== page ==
The opposition formally rejected the outcome of the election today (Wednesday) and called for a new election.  The government flatly rejected the idea.

Formal election results will not be certified until some time in June.  Meles and his ruling party have won about 99% of the seats in Parliament.  The city of Addis Ababa, which the opposition swept in 2005, ‘gave’ 20 of 23 seats to Meles this time.  I’m not sure of the exact number of seats held by the opposition, but the 99% figure has been widely reported and not denied by the government.  1% is about 5-6 seats out of 547.

With each new comment, the head of the EU observer team backs further away from his first statement that it was a generally acceptable election.  There are rumors in Addis that he was ‘blackmailed’ into giving a favorable statement, with Meles (in person, according to one version of the story) threatening to interfere with EU aid programs, which would harm millions of the most vulnerable Ethiopians.  Supporting but not proving that the story is accurate, the EU chief was quoted by Bloomberg News that he hoped not to complicate EU access for delivery of aid.  This should have had nothing to do with election monitoring, of course.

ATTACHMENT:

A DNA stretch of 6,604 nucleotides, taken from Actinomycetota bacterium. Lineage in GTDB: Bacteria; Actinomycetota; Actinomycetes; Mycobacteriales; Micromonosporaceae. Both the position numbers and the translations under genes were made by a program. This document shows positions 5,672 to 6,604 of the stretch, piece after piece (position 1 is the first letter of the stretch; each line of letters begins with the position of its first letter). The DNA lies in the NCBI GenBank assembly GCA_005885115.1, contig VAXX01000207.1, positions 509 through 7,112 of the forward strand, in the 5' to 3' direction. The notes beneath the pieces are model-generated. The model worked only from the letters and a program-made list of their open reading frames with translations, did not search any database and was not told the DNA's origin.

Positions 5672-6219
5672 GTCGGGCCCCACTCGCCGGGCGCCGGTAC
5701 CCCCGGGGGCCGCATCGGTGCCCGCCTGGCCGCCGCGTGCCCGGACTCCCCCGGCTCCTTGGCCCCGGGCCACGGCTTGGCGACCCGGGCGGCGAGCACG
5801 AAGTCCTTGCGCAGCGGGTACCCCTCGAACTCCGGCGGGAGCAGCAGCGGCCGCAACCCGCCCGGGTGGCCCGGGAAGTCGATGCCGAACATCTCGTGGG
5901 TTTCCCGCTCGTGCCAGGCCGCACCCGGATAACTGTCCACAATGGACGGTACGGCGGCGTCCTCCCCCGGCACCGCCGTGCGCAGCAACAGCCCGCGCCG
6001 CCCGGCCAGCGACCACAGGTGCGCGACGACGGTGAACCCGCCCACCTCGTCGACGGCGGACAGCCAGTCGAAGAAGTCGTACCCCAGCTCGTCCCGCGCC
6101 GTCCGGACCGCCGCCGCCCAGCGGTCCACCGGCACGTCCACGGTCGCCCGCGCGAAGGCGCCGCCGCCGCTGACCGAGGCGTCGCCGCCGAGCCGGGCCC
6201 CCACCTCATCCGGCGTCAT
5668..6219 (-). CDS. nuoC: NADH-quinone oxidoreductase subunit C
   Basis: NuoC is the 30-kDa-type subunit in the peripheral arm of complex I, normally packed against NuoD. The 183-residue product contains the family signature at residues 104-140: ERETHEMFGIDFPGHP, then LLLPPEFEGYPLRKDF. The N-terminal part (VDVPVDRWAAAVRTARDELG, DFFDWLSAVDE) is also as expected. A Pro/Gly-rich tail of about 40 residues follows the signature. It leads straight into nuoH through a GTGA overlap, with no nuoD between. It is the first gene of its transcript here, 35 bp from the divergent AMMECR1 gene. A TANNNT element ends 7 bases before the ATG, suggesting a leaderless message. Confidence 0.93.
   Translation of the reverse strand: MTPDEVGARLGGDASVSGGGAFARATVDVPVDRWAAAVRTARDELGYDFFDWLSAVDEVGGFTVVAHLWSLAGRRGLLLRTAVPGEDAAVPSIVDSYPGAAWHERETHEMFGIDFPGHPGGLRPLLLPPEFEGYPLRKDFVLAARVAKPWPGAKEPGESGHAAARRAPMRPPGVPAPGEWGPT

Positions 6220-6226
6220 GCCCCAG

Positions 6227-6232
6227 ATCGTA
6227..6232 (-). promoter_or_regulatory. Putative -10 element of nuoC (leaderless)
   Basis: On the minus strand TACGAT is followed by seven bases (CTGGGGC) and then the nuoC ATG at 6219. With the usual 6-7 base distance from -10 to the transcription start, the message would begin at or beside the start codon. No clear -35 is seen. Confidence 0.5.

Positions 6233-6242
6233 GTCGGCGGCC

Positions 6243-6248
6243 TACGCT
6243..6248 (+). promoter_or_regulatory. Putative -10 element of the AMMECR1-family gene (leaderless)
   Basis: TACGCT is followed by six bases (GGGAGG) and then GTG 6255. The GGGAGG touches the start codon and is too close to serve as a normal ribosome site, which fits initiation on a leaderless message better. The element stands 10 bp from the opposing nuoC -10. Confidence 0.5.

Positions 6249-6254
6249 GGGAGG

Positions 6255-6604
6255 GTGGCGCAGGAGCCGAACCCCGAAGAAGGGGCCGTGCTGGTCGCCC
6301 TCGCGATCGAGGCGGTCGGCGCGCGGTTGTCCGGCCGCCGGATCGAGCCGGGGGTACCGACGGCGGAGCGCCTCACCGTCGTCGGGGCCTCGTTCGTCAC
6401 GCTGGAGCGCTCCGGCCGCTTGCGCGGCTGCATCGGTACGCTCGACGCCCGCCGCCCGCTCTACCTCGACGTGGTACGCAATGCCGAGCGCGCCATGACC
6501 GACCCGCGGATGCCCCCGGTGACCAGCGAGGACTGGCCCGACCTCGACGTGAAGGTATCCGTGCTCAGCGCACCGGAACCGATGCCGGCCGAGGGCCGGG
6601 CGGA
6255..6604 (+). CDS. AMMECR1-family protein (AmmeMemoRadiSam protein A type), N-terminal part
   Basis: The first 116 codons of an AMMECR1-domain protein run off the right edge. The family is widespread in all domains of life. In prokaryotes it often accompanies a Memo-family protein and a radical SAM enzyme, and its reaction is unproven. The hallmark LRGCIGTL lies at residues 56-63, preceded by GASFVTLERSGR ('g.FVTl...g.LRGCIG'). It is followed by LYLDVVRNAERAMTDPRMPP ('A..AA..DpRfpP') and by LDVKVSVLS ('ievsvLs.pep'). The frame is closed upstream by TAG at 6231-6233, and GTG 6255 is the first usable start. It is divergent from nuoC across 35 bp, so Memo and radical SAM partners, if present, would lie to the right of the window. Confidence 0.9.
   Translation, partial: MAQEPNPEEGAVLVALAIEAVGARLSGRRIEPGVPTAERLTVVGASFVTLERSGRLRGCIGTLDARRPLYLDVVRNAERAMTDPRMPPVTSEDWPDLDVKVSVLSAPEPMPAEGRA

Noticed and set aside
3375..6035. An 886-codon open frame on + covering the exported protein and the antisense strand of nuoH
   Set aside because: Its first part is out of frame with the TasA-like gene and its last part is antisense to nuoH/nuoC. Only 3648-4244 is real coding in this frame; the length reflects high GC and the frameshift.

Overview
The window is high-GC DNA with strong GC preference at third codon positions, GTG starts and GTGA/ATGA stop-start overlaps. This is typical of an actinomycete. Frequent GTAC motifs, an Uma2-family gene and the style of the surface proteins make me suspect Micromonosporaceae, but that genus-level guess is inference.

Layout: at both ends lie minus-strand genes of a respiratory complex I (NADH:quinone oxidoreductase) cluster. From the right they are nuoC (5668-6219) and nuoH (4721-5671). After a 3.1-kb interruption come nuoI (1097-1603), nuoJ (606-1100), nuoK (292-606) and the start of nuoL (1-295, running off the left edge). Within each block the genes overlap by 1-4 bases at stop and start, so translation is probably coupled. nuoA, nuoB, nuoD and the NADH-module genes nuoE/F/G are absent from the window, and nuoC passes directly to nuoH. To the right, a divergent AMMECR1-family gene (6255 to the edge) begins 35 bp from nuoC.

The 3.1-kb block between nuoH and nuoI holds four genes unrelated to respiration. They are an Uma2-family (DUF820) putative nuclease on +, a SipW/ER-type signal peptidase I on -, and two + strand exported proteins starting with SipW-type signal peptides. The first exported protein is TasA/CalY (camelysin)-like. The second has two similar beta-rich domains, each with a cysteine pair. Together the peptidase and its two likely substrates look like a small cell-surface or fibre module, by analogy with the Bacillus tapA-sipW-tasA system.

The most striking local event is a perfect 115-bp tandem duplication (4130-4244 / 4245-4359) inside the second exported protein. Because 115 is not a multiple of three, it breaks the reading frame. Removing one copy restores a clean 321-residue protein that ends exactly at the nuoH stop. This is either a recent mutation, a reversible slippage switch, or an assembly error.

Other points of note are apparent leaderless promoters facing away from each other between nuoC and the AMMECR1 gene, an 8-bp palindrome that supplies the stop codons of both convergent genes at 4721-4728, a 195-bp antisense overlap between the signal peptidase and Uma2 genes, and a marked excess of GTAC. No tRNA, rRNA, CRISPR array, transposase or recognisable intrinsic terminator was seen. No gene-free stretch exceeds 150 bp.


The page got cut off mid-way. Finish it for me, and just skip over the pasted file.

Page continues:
Two opposition memberswere killed outside of Addis on Tuesday, in the Oromo region.  If there is going to be violence, it is likely to start here, in Oromia.  The Oromos have lost most of the small number of Parliament members they had.

The State Department made a few critical comments about the election.  Unexpectedly, the National Security Council was more critical. The surprise was that the NSC said anything at all instead of leaving it to State, as it usually does.  The NSC speaks directly for the White House and by implication for the president.  State can be forgiven for not being more assertive, I suppose, with Sec. Clinton in China and the Korea war threat to deal with.

The US has long needed to review its Ethiopia policy, but it can’t be done without participation from the top and approval from the White House.  A hasty, improvised new policy without the full commitment of the Administration would lead to trouble in the long run.